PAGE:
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Ann Neurol. 2013 Jul;74(1):11-9. doi: 10.1002/ana.23898. Epub 2013 Aug 6.

Maternal immune activation promotes hippocampal kindling epileptogenesis in mice.

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Department of Pediatrics, David Geffen School of Medicine at University of California, Los Angeles, Los Angeles, CA.



Maternal immune activation (MIA) triggered by infections has been identified as a cause of autism in offspring. Considering the involvement of perturbations in innate immunity in epilepsy, we examined whether MIA represents a risk factor for epilepsy as well. The role of specific MIA components interleukin (IL)-6 and IL-1β was also addressed.


MIA was induced in C57BL/6 mice by polyinosinic-polycytidylic acid (PIC) injected during embryonic days 12 to 16. Beginning from postnatal day 40, the propensity of the offspring to epilepsy was examined using hippocampal kindling; autismlike behavior was studied using the sociability test. The involvement of IL-6 and IL-1β in PIC-induced effects was studied by the coadministration of the cytokine antibodies with PIC, and by delivering recombinant cytokines in lieu of PIC.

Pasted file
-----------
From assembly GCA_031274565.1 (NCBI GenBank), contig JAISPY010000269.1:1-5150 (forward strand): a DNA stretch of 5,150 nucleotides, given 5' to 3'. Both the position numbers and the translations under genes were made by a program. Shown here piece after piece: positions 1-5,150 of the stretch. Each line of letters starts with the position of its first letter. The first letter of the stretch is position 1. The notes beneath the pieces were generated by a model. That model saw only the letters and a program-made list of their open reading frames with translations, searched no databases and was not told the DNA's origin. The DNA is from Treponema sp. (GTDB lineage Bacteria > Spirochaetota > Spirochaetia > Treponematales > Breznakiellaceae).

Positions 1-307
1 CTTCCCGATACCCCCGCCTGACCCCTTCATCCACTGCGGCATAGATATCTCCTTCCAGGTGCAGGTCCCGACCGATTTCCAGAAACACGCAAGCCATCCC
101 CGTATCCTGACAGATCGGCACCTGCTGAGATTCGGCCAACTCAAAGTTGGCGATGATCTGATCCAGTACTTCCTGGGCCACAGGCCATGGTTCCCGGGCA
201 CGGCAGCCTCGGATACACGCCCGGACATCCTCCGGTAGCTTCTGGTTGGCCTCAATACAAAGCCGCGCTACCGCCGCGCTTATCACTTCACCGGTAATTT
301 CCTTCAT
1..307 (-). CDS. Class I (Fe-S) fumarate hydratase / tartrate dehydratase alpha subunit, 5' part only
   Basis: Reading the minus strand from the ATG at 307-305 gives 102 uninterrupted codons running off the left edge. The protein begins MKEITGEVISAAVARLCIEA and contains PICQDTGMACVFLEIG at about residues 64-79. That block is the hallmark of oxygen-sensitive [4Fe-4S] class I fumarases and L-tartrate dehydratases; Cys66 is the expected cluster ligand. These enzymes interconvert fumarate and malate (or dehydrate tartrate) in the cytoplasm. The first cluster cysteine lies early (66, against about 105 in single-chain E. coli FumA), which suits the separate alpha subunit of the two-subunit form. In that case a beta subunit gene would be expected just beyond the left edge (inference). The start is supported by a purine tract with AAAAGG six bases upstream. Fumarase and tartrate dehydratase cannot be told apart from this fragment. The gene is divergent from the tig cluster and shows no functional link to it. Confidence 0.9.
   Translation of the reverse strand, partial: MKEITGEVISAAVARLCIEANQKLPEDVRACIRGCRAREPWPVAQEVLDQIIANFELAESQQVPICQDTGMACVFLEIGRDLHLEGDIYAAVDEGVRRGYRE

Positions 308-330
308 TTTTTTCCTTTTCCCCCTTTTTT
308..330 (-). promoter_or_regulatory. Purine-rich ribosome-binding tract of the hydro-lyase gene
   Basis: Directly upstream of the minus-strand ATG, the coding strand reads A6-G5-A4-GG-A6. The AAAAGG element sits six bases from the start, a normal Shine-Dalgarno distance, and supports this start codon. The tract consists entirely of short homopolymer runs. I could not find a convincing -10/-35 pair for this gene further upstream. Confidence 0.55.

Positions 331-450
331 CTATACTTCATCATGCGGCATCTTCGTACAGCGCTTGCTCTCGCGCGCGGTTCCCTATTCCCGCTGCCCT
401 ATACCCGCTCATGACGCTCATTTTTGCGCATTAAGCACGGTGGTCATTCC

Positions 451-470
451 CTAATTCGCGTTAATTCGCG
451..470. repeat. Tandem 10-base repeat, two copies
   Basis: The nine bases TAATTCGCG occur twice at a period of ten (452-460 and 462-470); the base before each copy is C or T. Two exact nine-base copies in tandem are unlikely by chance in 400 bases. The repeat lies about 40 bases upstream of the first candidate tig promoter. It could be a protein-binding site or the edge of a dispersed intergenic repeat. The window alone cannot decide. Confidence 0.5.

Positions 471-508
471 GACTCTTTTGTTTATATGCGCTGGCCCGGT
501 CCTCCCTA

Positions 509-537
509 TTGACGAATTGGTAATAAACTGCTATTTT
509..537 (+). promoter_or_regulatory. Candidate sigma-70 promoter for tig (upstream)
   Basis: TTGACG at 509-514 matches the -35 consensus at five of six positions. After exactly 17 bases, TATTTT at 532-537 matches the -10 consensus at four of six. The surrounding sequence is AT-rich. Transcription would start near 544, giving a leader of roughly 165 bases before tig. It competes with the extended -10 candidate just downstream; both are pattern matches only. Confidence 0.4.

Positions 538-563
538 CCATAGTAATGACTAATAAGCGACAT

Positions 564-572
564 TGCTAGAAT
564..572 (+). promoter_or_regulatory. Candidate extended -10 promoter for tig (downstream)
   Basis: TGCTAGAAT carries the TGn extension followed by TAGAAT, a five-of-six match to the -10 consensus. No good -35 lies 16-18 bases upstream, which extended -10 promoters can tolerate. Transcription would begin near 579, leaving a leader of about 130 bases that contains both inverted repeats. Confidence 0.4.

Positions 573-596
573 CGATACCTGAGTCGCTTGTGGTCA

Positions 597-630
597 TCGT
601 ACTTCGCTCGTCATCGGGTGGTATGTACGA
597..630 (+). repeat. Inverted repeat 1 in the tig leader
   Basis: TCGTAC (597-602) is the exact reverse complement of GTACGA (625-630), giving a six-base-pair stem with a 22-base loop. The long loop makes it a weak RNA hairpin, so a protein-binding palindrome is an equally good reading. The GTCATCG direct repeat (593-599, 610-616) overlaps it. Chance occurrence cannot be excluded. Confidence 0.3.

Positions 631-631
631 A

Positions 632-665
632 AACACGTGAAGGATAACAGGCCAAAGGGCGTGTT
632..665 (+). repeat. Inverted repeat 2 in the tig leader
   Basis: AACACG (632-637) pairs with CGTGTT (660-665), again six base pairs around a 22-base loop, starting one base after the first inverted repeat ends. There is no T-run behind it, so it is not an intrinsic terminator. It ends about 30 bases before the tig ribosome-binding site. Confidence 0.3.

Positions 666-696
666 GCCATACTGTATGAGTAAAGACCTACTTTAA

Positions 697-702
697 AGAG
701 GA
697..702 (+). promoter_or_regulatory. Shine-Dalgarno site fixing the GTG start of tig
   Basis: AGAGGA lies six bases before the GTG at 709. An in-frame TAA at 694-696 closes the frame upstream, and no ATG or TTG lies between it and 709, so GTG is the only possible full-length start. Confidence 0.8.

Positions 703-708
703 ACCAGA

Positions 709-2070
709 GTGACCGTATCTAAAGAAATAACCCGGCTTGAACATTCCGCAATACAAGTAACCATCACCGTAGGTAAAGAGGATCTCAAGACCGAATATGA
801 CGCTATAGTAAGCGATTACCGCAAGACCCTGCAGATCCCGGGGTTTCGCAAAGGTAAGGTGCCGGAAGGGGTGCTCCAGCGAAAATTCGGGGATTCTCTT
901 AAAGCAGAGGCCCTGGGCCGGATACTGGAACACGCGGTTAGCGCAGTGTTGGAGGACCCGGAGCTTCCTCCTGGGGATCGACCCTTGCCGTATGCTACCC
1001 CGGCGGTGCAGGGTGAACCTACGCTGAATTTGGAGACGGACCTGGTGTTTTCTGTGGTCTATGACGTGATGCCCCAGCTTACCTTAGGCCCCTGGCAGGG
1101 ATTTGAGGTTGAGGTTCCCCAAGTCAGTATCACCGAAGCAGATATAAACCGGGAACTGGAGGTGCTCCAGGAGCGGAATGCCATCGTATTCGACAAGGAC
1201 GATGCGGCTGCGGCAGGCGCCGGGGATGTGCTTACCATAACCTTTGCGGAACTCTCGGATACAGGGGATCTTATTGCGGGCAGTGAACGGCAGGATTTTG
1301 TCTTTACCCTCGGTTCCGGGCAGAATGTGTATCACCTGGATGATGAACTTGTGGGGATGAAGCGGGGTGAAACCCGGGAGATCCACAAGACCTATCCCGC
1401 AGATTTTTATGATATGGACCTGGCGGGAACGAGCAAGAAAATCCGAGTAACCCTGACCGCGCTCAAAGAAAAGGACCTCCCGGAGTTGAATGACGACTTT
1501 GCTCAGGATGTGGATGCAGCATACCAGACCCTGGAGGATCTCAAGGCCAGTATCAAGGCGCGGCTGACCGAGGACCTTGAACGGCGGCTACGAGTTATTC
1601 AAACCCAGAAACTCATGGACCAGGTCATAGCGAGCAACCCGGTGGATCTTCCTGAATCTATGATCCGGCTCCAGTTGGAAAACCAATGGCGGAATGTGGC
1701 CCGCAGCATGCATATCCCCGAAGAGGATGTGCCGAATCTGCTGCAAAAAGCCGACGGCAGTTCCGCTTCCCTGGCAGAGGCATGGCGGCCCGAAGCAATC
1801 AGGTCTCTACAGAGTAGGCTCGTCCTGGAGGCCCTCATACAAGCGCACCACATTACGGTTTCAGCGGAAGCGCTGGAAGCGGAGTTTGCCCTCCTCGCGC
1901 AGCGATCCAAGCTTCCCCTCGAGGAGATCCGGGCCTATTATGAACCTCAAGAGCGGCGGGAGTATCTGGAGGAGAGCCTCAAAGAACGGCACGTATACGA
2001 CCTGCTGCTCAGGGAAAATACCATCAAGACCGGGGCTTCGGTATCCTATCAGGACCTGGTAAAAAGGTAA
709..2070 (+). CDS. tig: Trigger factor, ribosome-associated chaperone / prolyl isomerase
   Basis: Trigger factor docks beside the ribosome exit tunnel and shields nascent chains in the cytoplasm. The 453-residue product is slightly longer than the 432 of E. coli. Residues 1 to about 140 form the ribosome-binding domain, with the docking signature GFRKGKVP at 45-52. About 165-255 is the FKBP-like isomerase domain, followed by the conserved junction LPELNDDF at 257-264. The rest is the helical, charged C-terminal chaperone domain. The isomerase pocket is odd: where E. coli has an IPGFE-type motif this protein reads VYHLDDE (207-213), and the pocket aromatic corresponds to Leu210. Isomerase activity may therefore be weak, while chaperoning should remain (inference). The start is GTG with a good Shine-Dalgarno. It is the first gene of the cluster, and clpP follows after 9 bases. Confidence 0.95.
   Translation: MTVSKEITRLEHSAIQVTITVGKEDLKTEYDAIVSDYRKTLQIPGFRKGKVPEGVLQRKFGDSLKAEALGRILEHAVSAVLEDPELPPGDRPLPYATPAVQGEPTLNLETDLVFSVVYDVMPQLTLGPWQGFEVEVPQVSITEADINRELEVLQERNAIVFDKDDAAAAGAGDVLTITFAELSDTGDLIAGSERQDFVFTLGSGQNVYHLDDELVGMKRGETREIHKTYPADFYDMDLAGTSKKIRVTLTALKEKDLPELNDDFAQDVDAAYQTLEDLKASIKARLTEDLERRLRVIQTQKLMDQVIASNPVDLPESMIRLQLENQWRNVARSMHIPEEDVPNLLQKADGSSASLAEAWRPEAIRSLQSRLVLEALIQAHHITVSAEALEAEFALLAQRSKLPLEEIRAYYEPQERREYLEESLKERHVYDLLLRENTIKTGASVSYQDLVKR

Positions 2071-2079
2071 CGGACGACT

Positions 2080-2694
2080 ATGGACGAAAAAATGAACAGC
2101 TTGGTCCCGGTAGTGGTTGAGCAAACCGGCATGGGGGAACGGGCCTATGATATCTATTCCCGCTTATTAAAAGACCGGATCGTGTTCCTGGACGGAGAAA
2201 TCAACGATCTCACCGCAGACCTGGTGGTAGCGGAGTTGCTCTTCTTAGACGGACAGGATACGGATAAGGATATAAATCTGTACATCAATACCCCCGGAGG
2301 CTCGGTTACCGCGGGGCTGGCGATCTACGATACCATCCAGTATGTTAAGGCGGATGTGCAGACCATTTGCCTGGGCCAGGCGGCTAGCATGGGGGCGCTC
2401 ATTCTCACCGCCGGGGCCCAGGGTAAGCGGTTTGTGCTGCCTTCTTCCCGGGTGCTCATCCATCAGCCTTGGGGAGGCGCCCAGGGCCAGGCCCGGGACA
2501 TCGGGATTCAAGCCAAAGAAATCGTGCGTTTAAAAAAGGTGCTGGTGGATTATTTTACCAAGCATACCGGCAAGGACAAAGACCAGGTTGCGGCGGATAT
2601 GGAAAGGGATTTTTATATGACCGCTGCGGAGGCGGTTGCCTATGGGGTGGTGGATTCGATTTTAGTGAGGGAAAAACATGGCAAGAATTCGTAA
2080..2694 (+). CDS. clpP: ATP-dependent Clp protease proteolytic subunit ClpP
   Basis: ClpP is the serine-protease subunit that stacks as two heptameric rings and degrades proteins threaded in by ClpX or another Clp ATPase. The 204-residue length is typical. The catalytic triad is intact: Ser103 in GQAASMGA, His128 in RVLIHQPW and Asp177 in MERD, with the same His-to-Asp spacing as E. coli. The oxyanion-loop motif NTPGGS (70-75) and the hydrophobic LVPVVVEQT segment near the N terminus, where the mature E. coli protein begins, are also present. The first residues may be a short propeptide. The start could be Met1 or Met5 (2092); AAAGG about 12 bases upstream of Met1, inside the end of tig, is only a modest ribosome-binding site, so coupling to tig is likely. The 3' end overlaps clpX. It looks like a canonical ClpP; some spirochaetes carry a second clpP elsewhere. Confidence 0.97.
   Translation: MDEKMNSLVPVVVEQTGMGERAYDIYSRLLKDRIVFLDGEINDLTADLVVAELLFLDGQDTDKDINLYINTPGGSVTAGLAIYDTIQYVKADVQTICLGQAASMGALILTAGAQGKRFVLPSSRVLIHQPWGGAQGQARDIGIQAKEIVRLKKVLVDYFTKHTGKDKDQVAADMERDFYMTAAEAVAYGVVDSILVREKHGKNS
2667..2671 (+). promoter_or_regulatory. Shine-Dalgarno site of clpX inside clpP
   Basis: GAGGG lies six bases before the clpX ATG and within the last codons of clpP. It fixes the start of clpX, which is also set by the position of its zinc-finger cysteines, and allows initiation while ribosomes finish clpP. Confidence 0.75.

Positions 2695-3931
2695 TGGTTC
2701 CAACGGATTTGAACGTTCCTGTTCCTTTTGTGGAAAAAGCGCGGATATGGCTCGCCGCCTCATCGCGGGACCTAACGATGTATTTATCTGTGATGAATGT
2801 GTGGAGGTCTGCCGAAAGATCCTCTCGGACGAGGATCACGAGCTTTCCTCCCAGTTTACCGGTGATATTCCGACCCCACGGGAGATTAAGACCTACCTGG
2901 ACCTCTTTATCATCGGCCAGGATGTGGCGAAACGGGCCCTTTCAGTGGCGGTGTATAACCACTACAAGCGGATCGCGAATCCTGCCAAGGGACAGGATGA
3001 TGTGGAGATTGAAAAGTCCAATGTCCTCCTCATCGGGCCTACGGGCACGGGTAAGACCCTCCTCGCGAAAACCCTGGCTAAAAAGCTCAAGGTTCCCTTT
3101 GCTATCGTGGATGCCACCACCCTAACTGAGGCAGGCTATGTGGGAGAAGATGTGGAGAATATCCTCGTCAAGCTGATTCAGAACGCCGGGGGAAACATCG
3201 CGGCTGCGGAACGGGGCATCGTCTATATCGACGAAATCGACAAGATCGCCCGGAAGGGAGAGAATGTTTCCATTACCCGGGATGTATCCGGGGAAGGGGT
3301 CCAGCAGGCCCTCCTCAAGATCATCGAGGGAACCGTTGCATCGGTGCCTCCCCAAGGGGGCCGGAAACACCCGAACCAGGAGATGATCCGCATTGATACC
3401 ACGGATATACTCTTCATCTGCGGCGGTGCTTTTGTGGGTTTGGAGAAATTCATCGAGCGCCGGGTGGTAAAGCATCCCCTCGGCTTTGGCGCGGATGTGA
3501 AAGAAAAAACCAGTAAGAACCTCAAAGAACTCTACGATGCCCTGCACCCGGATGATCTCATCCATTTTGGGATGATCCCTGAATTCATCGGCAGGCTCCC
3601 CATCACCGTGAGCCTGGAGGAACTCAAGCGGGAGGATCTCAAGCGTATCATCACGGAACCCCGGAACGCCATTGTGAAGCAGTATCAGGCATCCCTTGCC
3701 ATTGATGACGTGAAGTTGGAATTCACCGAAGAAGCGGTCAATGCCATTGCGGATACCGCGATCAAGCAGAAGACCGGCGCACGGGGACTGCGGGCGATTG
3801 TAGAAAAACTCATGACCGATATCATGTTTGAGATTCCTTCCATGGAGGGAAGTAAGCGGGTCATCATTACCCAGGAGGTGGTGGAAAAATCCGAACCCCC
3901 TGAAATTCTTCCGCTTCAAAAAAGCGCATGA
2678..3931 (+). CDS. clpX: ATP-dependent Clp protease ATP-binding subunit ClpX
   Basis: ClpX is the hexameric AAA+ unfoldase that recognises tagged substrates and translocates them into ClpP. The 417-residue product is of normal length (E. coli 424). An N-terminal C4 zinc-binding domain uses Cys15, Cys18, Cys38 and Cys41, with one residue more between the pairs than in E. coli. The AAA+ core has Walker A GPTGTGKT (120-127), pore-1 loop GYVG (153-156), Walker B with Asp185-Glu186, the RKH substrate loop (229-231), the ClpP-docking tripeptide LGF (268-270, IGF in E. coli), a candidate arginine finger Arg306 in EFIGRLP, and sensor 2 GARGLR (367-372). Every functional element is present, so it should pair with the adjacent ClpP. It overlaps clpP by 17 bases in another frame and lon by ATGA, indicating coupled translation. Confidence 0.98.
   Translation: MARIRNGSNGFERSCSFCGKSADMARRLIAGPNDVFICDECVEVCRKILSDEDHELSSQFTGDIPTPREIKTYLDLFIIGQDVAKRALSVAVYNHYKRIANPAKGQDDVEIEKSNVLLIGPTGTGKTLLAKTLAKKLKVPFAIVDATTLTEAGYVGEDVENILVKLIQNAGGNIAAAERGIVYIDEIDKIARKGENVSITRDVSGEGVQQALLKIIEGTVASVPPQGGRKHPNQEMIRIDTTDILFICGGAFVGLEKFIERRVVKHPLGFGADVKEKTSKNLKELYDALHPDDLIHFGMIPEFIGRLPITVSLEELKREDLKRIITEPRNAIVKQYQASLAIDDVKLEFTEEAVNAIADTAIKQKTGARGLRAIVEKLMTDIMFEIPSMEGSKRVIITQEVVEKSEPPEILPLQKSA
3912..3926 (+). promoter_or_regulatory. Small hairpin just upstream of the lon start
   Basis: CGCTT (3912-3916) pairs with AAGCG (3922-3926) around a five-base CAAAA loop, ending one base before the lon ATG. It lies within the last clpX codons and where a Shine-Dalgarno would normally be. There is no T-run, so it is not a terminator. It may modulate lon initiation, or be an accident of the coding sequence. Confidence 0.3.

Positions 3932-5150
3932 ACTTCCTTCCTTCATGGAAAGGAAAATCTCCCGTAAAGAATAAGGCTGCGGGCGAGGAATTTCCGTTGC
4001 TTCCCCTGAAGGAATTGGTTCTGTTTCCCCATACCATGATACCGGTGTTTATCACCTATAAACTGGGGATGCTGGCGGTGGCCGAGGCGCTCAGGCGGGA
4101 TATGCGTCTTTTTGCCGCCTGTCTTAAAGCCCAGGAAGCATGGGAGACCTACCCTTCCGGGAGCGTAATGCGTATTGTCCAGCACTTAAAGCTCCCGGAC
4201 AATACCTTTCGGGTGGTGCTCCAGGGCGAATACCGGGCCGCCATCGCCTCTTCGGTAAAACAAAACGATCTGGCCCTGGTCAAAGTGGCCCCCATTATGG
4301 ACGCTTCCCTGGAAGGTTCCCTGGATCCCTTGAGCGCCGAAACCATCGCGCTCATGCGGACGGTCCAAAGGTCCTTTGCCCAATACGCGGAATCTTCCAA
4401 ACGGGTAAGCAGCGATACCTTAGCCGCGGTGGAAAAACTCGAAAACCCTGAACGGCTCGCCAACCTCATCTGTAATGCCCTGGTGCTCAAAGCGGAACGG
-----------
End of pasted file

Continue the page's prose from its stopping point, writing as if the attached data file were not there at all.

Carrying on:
The offspring of PIC-exposed mice exhibited increased hippocampal excitability, accelerated kindling rate, prolonged increase of seizure susceptibility after kindling, and diminished sociability. Epileptic impairments were abolished by antibodies to IL-6 or IL-1β. Neither of the recombinant cytokines alone increased the propensity to seizures; however, when combined, they produced effects similar to those induced by PIC. PIC-induced behavioral deficits were abolished by IL-6 antibodies and were mimicked by recombinant IL-6; IL-1β was not involved.


In addition to confirming the previously established critical role of IL-6 in the development of autismlike behavior following MIA, the present study shows that concurrent involvement of IL-6 and IL-1β is required for priming the offspring for epilepsy. These data shed light on mechanisms of comorbidity between autism and epilepsy.

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